Also, the integration of the mouth with the monkey was very well-done...except during the musical number, where it became distractingly obvious.
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7/10
Hadn't watched this since I was a kid
2 February 2020
Not quite how I remember it, but, really, how many things from childhood are?

It was a fun watch, though nostalgia played a large part. Despite the novelty of the setting, it didn't seem to be as good as other Peanuts specials and movies from the era. One problem was the relatively frequently repetition of the same jokes over and over, presumably to pad out the run-time. And I'm not on board with inserting actual adult representations and adults speaking comprehensibly -- the jokes and plot development could easily have been done with a bit of rewriting to keep the focus on the kids.

One part that did weird me out -- Peppermint Pattie going on and on about giving Pierre "a tumble." Given that the term comes from "a tumble in the hay" i.e. sex, it seemed a little off that a six or seven year old girl is talking about the possibility of giving the kid one. Eeesh.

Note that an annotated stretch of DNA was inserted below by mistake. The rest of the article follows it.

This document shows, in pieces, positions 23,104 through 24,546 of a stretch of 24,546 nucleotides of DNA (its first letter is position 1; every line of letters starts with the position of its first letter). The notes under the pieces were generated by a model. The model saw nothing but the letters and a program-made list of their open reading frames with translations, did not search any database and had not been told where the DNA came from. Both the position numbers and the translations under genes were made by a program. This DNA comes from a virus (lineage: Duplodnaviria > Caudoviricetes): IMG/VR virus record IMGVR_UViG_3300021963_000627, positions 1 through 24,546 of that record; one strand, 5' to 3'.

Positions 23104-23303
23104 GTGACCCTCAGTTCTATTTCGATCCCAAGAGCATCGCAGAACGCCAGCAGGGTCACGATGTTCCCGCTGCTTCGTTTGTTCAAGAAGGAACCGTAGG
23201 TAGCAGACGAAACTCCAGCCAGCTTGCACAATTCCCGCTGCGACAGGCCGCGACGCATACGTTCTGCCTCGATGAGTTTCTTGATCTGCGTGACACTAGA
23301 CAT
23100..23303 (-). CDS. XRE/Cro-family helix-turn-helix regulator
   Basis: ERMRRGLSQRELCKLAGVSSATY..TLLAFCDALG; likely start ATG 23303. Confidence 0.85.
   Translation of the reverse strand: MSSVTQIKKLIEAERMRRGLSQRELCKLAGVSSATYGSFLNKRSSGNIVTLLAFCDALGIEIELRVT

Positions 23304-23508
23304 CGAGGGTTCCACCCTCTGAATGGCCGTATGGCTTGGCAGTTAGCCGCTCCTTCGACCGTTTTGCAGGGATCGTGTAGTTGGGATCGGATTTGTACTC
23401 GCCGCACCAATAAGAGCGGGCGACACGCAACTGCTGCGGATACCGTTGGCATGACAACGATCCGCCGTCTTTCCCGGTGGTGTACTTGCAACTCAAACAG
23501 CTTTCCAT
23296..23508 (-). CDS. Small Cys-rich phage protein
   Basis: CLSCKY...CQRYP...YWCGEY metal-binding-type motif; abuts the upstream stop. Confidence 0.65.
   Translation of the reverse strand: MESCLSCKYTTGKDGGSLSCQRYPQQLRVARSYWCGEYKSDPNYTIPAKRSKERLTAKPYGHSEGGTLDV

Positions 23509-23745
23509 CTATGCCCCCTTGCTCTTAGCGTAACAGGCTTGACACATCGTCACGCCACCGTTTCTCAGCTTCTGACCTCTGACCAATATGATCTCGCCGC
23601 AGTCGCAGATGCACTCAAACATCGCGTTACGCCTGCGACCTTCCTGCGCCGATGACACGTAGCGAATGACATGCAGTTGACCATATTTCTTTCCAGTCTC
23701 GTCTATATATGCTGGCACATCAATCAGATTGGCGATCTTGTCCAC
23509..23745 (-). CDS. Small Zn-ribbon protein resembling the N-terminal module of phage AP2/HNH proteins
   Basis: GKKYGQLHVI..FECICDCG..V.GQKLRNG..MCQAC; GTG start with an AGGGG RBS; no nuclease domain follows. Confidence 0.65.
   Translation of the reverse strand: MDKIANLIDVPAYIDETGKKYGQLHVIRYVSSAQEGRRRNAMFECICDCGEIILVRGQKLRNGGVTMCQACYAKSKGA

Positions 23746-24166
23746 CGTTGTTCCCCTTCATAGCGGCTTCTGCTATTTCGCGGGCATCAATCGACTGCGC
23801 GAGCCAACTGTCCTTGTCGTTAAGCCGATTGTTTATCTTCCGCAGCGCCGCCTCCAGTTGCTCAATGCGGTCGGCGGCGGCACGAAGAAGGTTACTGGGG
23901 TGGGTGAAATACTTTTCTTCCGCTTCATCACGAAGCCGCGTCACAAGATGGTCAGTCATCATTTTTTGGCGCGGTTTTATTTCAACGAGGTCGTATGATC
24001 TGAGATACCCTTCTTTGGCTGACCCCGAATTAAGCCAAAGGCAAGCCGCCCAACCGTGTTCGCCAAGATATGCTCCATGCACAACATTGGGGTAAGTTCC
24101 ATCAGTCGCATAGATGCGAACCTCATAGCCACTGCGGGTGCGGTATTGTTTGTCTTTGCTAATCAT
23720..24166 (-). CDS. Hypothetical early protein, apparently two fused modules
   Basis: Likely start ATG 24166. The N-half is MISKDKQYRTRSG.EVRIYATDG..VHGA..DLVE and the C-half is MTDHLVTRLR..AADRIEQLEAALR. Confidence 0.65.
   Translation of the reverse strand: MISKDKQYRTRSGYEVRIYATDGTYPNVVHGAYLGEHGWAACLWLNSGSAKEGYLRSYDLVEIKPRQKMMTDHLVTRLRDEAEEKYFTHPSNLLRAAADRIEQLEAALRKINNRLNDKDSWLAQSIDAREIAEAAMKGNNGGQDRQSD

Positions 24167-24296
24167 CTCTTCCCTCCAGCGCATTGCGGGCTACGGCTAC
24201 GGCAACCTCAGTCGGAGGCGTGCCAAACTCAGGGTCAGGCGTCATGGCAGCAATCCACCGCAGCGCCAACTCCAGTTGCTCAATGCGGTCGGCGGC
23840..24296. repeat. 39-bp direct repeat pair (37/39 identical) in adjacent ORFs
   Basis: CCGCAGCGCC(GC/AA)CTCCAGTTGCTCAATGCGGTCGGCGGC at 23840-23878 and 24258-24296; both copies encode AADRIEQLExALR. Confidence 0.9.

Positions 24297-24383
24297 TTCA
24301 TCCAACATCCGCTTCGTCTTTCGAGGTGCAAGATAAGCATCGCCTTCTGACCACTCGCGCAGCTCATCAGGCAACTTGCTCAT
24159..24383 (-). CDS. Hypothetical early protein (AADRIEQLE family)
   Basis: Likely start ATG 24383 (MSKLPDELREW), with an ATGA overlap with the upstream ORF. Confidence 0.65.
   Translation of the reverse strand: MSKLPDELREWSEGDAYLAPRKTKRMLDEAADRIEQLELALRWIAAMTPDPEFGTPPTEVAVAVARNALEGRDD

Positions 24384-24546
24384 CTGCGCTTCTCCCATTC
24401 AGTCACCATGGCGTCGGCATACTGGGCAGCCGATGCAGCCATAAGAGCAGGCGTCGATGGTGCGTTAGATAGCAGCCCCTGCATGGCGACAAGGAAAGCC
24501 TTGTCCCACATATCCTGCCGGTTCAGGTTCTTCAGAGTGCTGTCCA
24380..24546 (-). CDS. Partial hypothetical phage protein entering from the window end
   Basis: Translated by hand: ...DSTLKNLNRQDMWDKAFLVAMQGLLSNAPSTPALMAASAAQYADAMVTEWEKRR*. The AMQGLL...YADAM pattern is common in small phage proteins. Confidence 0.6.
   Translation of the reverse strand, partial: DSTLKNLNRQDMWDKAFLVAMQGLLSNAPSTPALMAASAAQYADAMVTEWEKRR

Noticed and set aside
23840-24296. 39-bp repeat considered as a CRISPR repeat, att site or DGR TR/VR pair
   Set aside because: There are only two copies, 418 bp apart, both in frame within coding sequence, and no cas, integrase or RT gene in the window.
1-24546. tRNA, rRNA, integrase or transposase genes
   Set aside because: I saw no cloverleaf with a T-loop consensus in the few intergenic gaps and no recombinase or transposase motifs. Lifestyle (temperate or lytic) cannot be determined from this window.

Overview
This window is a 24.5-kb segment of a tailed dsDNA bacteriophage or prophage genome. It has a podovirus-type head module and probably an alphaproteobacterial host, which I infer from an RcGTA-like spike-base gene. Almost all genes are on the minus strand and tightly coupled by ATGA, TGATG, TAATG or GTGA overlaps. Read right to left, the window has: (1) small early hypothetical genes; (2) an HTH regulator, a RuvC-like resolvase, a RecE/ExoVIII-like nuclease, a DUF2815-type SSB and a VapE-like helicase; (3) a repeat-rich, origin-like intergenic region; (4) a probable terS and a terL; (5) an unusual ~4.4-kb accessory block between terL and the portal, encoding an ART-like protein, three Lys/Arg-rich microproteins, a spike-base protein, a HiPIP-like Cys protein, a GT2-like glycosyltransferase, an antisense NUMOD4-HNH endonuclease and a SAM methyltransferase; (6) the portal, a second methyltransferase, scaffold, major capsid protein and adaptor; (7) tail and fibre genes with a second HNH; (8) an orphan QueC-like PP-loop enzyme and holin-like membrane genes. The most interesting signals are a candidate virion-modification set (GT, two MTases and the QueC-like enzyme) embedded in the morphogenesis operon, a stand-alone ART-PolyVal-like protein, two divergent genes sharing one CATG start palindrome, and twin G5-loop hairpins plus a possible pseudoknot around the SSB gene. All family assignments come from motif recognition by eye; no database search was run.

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The Woods (2006)
7/10
I was trying to figure out what to make of this movie...
1 February 2020
...when it hit me: if seen as a somewhat inferior 4th entry into the Evil Dead series, the movie makes perfect sense. Ash traveled to 1940s New England after reading the Necronomicon again, married, had a daughter, sent her out to a cabin in the woods (remember, the headmistress told them that it started as a one-room schoolhouse) and his daughter has her own adventures. The faculty bore striking resemblances to the Deadites, if you'll noticed. The fact that Ash grabbed an axe instead of his trusty chainsaw and boomstick was just a character error that needs to be added to the goofs section.